by Tina Yerkes, Ph.D.
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The Great Lakes contain 20 percent of the world’s fresh water, sustain an economy for 30 million people, and support millions of waterfowl throughout their annual cycle. This massive watershed drains 201,000 square miles and has over 10,000 miles of shoreline, which is more than the Atlantic and Pacific coasts combined.
Composed of six interconnected lakes, the Great Lakes are important for drinking water, sport and commercial fishing, waterfowl hunting, and other recreational activities. Some of the oldest hunting clubs in the United States and Canada are found along the shores of the Great Lakes, where waterfowlers still pursue mallards, black ducks, canvasbacks, and lesser scaup.
Conserving the region’s waterfowl habitat is wrought with challenges, including invasive species, expanding human populations, continued loss and degradation of habitat, and the effects of climate change. Nonnative species, such as the zebra mussel and purple loosestrife, are disrupting food webs and causing billions of dollars in damage to infrastructure and fisheries.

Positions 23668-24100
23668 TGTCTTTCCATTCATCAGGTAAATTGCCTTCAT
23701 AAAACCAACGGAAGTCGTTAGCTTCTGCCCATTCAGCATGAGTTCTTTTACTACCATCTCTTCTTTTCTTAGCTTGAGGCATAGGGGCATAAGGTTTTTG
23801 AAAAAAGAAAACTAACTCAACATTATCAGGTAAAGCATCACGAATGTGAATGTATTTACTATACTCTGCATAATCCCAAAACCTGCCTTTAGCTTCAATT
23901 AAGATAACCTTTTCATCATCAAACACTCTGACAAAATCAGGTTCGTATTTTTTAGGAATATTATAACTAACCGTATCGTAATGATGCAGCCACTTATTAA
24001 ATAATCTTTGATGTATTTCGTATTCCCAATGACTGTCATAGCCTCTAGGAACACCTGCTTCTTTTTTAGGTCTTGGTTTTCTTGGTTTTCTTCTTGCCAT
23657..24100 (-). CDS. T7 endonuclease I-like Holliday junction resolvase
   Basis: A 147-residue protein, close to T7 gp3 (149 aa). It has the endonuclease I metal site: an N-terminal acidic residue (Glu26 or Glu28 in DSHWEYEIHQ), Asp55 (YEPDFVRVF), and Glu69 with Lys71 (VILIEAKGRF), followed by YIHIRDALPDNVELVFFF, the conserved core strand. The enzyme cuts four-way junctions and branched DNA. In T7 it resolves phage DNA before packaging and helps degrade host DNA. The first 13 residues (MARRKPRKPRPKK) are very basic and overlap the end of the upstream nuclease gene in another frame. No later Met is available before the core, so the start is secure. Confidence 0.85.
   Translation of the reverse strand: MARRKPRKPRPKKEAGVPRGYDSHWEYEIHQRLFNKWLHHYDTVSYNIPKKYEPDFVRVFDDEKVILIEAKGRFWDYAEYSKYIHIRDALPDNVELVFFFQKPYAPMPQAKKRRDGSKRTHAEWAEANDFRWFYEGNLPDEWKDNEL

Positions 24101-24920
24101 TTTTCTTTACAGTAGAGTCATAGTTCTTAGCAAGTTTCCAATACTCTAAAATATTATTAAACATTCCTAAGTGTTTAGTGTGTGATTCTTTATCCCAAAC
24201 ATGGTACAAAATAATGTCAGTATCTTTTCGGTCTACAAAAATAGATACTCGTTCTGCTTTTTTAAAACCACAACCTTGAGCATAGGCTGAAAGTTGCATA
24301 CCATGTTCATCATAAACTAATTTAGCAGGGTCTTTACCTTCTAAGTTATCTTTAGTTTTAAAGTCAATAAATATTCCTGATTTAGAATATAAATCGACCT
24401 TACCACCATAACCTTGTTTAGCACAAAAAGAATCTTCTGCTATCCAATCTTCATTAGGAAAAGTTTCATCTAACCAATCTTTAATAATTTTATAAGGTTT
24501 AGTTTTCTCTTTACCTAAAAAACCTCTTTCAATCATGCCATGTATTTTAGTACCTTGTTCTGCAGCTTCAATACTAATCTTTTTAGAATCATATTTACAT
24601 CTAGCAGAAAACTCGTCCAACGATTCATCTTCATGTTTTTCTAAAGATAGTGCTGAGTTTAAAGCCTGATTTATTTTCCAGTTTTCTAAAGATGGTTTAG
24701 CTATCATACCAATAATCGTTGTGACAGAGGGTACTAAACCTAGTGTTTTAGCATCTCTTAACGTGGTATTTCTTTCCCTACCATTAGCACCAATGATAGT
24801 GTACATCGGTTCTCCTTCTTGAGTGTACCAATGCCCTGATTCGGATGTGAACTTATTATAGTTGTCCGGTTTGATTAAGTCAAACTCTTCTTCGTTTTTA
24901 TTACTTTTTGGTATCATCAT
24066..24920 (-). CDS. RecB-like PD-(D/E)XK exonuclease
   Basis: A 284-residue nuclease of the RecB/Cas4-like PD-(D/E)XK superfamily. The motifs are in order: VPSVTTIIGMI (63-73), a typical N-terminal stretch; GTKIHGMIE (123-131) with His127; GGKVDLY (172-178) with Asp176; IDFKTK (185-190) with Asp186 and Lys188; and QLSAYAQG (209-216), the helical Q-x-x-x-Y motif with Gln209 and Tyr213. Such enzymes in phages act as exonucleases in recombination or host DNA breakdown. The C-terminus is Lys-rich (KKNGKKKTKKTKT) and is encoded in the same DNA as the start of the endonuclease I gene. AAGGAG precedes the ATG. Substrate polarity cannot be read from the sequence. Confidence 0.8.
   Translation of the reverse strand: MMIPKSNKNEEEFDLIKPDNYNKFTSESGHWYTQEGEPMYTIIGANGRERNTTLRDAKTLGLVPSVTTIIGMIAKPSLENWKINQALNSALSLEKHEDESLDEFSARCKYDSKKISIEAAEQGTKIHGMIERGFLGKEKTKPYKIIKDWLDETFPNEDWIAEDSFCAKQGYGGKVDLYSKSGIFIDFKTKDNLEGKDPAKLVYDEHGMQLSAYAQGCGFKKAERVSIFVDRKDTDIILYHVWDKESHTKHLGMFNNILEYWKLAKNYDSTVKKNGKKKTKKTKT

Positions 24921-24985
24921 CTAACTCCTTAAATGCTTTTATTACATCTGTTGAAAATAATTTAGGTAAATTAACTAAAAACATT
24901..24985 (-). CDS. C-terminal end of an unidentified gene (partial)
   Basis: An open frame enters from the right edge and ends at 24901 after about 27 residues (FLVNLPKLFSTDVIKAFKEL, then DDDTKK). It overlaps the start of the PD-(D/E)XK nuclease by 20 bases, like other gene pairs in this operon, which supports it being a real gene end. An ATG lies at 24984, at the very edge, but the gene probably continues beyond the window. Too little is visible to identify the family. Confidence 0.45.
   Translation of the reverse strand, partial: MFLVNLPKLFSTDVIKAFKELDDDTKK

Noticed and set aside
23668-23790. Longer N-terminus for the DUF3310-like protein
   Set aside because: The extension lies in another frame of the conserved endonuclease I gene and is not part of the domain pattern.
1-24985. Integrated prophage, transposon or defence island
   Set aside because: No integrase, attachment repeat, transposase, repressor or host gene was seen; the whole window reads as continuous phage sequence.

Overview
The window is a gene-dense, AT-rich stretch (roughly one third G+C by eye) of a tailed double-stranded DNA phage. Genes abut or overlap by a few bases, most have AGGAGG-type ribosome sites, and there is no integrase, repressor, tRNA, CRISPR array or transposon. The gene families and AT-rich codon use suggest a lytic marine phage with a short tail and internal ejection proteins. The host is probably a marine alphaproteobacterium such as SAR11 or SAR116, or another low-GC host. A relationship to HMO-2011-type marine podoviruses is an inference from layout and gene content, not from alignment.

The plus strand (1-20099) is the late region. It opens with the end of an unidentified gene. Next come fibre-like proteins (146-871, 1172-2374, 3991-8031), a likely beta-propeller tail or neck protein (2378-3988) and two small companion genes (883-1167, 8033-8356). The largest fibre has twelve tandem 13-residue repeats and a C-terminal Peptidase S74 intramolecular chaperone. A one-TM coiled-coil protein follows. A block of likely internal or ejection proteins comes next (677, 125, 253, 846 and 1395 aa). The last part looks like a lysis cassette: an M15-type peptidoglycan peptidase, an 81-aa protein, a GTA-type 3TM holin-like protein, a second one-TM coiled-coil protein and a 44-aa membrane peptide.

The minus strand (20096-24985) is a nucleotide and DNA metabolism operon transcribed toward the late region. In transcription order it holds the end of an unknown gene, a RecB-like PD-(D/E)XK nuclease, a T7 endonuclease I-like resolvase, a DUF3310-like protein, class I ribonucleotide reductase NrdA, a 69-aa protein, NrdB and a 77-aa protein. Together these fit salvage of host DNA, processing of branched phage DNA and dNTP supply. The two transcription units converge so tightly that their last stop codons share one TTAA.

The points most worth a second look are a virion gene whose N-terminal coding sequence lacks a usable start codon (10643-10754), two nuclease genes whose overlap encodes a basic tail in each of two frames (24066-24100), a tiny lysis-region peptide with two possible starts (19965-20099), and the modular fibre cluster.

Birds that eat zebra mussels, which are filter feeders, ingest heavy metals and other toxins. Phragmites (common reed) and purple loosestrife displace native plants that provide nesting cover and food for waterfowl and other wetland species. Biologists have documented at least 185 invasive species in the Great Lakes system, and a new one is introduced every month.